The Cost of Making too Many Decisions

Decision Fatigue

Have you noticed the end of the day is when you are more likely to make the impulsive online purchase, send the angry text, or stop by the fast-food restaurant on your way home? It could be that you are experiencing decision fatigue.

Our ability to make good decisions is directly impacted by the number of decisions we are required to make on a given day. In other words, our mental resources are limited, so when they are depleted, our self-control is low, and we are more likely to say “I don’t care” or “just give me whatever.”  

A 2011 NY Times magazine article cited a report from Shai Danziger and Liora Avnaim-Pesso of Ben Gurion University and Johnathan Levav of Columbia University. The researchers looked at more than 1,100 parole hearing decisions made by judges in the US to learn what factors influence the probability of a prisoner being granted parole.

You might expect the most influential factor in whether or not someone was granted parole would be their crime, background, or time served. This was not the case however; the study revealed that the time of day a case was heard was the biggest factor in determining parole.

“Prisoners who appeared early in the morning received parole about 70 percent of the time, while those who appeared late in the day were paroled less than 10 percent of the time.” The judges, in determining the prisoner’s fate, were experiencing an occupational hazard of making multiple decisions throughout the day. This mental work resulted in decision fatigue.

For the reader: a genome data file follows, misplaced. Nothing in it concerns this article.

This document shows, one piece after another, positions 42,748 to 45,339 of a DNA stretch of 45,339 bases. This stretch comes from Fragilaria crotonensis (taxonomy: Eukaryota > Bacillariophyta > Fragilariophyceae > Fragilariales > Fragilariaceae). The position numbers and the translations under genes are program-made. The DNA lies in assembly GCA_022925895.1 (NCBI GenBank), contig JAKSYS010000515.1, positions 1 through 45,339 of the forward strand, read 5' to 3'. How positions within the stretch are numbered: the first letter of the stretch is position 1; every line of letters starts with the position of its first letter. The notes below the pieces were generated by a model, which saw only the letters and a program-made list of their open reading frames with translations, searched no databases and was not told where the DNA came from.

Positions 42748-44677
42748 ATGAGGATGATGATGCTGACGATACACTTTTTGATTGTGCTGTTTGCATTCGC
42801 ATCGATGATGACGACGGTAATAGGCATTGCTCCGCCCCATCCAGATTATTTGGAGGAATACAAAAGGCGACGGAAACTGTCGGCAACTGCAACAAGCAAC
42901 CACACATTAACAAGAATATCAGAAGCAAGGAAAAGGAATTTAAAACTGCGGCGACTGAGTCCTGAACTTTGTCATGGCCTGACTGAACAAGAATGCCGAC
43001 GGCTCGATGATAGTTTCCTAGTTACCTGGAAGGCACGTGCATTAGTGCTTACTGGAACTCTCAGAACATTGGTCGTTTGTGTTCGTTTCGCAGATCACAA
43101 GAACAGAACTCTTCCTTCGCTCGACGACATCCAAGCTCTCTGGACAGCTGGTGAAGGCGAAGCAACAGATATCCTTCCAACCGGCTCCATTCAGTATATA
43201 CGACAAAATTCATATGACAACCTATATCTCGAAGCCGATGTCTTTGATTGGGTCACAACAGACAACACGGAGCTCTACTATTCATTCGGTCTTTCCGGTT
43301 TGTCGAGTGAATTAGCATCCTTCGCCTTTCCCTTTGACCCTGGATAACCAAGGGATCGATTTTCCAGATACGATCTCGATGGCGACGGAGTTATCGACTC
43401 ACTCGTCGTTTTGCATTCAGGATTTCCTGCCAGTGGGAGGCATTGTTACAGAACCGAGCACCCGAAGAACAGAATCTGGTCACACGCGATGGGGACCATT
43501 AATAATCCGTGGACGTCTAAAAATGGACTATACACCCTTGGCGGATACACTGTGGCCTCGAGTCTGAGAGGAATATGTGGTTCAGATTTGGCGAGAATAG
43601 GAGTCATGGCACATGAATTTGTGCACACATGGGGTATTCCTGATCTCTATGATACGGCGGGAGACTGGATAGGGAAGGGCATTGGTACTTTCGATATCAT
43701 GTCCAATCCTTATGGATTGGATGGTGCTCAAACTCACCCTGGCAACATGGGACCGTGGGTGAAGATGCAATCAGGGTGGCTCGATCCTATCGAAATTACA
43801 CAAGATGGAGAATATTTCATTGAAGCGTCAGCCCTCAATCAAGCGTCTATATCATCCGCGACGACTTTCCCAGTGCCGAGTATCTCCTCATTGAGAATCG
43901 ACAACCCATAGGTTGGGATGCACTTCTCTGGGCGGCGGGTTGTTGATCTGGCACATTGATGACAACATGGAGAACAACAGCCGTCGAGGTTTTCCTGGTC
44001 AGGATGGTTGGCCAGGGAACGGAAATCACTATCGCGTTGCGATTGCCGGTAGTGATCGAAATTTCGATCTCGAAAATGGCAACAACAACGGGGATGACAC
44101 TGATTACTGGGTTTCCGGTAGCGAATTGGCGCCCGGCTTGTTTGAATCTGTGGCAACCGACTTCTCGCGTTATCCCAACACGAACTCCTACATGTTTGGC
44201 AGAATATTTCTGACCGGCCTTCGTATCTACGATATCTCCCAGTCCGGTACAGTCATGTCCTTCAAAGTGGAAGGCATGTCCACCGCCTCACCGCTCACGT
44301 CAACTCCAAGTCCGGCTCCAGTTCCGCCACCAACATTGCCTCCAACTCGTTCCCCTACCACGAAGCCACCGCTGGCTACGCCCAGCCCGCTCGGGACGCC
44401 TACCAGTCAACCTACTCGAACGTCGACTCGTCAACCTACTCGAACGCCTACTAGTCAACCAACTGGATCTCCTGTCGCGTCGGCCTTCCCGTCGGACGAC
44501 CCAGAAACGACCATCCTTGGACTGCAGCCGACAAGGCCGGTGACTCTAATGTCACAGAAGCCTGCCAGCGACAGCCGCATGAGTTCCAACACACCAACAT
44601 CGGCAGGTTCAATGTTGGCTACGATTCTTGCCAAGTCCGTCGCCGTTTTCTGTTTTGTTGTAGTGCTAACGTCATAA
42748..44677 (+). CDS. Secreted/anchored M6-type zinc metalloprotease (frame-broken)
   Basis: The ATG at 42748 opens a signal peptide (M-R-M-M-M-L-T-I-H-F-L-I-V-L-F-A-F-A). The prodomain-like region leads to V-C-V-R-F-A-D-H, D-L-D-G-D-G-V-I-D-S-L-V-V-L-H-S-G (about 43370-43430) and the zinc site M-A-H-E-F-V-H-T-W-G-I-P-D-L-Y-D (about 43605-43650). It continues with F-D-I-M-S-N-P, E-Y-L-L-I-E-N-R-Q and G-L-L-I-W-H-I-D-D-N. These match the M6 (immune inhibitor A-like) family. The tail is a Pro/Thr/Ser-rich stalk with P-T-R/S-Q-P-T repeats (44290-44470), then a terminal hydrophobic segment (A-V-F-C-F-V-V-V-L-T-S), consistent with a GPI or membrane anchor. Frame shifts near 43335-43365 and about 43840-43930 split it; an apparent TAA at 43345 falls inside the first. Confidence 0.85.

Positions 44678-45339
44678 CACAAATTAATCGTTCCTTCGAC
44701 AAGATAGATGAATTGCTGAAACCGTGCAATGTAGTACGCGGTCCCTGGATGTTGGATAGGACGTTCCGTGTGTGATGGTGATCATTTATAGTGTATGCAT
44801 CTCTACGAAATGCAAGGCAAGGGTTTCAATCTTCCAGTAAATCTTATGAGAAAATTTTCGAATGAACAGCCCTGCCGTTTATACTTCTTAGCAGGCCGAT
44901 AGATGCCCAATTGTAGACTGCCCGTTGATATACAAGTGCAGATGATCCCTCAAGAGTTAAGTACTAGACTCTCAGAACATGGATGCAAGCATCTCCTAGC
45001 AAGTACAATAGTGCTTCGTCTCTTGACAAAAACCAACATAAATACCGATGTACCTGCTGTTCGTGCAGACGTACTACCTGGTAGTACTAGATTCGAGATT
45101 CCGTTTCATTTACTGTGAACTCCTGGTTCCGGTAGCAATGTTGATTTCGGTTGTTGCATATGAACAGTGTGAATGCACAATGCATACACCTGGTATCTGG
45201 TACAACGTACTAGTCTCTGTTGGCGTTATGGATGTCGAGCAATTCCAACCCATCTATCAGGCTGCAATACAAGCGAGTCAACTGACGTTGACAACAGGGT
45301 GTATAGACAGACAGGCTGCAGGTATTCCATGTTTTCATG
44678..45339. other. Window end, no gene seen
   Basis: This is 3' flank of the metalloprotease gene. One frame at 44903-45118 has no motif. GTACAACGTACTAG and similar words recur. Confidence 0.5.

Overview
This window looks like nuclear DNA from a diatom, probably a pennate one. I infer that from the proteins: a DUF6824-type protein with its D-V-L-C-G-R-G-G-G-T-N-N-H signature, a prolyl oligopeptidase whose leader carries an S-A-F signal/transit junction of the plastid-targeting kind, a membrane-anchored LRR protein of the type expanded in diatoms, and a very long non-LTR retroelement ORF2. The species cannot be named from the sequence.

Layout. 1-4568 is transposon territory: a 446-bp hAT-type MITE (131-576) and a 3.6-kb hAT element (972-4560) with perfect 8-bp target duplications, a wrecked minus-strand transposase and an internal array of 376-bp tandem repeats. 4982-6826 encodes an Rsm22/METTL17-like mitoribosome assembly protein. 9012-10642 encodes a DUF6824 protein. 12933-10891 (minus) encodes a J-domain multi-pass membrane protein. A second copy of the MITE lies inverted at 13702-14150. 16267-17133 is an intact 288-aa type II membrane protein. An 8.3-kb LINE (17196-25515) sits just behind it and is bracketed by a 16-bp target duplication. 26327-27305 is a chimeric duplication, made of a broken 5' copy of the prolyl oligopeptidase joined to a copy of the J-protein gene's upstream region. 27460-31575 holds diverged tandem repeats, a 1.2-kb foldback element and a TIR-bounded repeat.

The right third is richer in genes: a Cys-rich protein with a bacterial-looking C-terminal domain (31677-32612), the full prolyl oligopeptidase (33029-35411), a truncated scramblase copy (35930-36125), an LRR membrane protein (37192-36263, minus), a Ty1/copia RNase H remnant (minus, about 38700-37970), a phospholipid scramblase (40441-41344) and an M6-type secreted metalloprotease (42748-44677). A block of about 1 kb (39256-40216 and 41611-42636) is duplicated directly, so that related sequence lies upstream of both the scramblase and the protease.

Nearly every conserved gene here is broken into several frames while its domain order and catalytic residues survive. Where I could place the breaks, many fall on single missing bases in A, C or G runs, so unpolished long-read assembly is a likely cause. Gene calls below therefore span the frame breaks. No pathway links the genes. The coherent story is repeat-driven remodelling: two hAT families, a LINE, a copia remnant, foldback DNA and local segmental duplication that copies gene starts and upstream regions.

Decision fatigue is nondiscriminating. It doesn’t matter how smart you are, how rich you are, or the amount of training of preparation you have. If you are required to make decision after decision you will pay a mental price.

Unlike physical fatigue, there is no warning sign that you are experiencing decision fatigue. When you are mentally drained, you will begin to look for shortcuts to reduce the amount of mental energy needed to think through possibilities.

One is to act impulsively and the other is to avoid making a decision. Both provide short term relief, but typically long-term consequences. 

Now that you are aware of decision fatigue, here are some suggestions for ways you can set yourself up for making the best decisions in the future:

  • Structure your day so important decisions can be made in the morning when your mental resources are greatest.   
  • Be proactive. Have a routine for everyday decisions such as meal planning, attending the same workout classes, or wearing a work “uniform” means there are fewer choices to make each day.
  • Take breaks. Sometimes just walking away from your task for a 15-minute break to change perspective can make a difference. 
  • Eat when you are hungry. It should go without saying, but unfortunately, it needs to be said. I’m surprised at the number of clients who say they work through lunch. The truth is they are fooling themselves into thinking they are more productive. 
  • Avoid making decisions when you are distracted. If your mind is focused on social media, a social event, or simply your family chaos at the end of the day, you won’t have full mental capacity. 
  •  Enlist the help of a trusted friend or colleague to help make your decision. 

Ann Sheerin

Ann Sheerin
MA LPC
Learn more about Ann →

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